Time is of the Essence at Nashoba Brook Bakery
At Nashoba Brook Bakery, time is everything. For almost 16 years, the bakery has been producing bread the old-fashioned way: by hand, using a slow-rise technique.
The company believes “anything worth having is worth waiting for” – a mantra that is true not only of the bread but also of the business itself, which is the result of a life-long friendship between owners John Gates and Stuart Witt. Although the two took very different career paths – John worked in land conservation while Stu became a baker – they remained in touch over the years. Then in 1998, long after they first teamed up as co-captains of their high school football team, the pair joined forces again to open Nashoba Brook Bakery in West Concord.
Today, John manages the business administration while Stu heads up the bread kitchens, which run virtually non-stop to produce 6,000 loaves daily. Each one, whether it’s the popular potato-based Pugliese or the classic sourdough, is a little labor of love, handcrafted by a team of highly skilled bakers. “We like to say that we’re bringing it from our heart to your home,” John explains.
Although most of Nashoba Brook Bakery’s bread is distributed to restaurants, caterers and retailers in eastern Massachusetts and southern New Hampshire, a good amount is also sold at the company’s friendly café, which is located right next to the bread kitchens on Commonwealth Avenue.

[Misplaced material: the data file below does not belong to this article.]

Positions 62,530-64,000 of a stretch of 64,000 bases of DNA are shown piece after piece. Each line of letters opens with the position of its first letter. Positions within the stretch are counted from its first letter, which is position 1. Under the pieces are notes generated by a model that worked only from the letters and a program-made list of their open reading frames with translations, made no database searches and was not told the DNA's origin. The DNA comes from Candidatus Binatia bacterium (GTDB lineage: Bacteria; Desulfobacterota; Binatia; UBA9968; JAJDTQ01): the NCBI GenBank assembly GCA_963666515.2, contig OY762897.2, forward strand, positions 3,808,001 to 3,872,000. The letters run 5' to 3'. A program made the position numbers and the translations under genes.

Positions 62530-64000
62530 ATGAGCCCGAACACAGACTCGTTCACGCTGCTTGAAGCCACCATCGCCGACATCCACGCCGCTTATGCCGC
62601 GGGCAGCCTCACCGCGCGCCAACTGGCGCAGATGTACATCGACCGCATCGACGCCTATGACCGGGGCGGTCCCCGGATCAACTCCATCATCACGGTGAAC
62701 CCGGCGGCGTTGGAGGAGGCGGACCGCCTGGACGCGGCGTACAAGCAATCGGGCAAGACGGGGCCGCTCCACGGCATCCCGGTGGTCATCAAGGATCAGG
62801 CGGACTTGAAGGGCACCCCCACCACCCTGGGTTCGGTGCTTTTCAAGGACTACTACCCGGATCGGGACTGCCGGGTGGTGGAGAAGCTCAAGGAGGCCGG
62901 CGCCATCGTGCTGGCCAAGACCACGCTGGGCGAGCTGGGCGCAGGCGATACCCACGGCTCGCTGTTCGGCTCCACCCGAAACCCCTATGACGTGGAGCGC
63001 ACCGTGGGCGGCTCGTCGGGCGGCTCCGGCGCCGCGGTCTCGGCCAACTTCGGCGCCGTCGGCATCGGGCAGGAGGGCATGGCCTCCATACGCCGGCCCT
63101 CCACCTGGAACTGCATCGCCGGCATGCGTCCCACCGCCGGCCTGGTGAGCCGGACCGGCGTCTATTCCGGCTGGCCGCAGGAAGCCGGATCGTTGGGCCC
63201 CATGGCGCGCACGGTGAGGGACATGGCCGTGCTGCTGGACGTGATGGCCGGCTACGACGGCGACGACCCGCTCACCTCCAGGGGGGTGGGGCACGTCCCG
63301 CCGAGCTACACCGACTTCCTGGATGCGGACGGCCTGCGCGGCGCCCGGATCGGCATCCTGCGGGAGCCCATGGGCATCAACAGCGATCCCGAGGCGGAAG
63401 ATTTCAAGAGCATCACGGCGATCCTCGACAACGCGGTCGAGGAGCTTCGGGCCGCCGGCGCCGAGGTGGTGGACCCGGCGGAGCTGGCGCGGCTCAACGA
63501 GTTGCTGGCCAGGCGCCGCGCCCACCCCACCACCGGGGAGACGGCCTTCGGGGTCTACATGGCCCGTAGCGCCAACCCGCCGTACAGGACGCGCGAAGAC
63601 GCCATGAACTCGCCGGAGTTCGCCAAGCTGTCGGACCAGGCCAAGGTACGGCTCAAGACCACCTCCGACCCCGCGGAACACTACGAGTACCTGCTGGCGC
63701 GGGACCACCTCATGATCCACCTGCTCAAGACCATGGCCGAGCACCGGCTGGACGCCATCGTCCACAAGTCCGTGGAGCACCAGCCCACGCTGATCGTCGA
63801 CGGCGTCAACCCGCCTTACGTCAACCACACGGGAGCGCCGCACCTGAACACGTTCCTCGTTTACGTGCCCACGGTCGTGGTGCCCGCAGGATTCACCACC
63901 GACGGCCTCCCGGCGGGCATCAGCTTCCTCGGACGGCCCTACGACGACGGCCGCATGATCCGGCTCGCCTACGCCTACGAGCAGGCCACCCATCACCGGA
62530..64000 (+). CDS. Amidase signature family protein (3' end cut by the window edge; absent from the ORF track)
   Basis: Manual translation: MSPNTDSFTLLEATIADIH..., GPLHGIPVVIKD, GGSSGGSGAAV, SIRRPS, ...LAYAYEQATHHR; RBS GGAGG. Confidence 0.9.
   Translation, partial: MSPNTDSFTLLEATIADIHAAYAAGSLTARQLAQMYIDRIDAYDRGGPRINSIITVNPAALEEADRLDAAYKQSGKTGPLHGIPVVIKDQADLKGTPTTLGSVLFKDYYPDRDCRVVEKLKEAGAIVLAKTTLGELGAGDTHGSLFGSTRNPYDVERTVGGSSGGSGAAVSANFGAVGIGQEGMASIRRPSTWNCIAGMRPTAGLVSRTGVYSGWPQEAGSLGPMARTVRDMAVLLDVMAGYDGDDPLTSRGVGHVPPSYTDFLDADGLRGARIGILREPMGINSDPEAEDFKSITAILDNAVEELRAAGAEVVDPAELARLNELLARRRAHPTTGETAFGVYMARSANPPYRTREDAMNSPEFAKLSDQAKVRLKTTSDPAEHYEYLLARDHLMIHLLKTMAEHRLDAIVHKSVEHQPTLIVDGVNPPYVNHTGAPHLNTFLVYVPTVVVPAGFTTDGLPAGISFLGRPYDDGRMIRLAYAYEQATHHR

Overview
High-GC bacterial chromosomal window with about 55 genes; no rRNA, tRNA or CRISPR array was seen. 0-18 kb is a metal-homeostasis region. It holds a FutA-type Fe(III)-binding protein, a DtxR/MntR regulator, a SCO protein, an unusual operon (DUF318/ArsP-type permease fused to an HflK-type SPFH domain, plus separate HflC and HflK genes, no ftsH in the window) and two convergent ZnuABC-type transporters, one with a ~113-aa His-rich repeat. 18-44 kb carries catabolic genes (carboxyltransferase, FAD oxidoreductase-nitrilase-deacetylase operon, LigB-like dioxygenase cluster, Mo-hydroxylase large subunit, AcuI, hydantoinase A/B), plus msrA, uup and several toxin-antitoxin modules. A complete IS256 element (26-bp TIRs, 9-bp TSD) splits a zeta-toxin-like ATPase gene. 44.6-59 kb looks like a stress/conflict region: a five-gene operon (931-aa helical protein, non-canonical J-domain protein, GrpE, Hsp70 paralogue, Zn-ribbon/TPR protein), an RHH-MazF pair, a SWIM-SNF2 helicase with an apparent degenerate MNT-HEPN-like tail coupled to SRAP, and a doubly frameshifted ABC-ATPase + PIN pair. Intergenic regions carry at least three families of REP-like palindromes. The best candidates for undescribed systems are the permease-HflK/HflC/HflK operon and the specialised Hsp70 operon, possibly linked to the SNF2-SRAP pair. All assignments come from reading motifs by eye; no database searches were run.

Despite being set back from the street and slightly hidden, the bakery welcomes a steady stream of customers through its doors each day. Visitors treat themselves to gourmet sandwiches as well as salads, soups, scones and other goodies. Of course, people also come in for loaves of bread to take home with them. There are 14 different kinds on offer, although not all are available daily.
Having brought their bread to past editions of the Boston Local Food Festival, John and his team are looking forward to this year’s event in September. “The idea of local is at the very core of who we are,” he says, explaining that their products are “inherently local” because they’re made without preservatives. The bread, which lasts only a few days, is meant to be enjoyed almost immediately.
And no doubt, it usually is. John says that their customers are a loyal bunch, and it’s easy to see why. The bread is tasty and satisfying with just a bit of butter or olive oil, although it may inspire you to get creative too. If so, Stu suggests recreating one of their popular café sandwiches that combines sweet and savory flavors.
The unnamed sandwich uses “Harvest,” a whole wheat bread made with pecans, walnuts, apricots, figs and candied ginger. Spread some honey mustard on the bread and top it with slices of Vermont cheddar cheese, Granny Smith apple and arugula. It’s a simple but flavorful combination that will add a bit of Nashoba Brook Bakery flair to your lunchtime routine.
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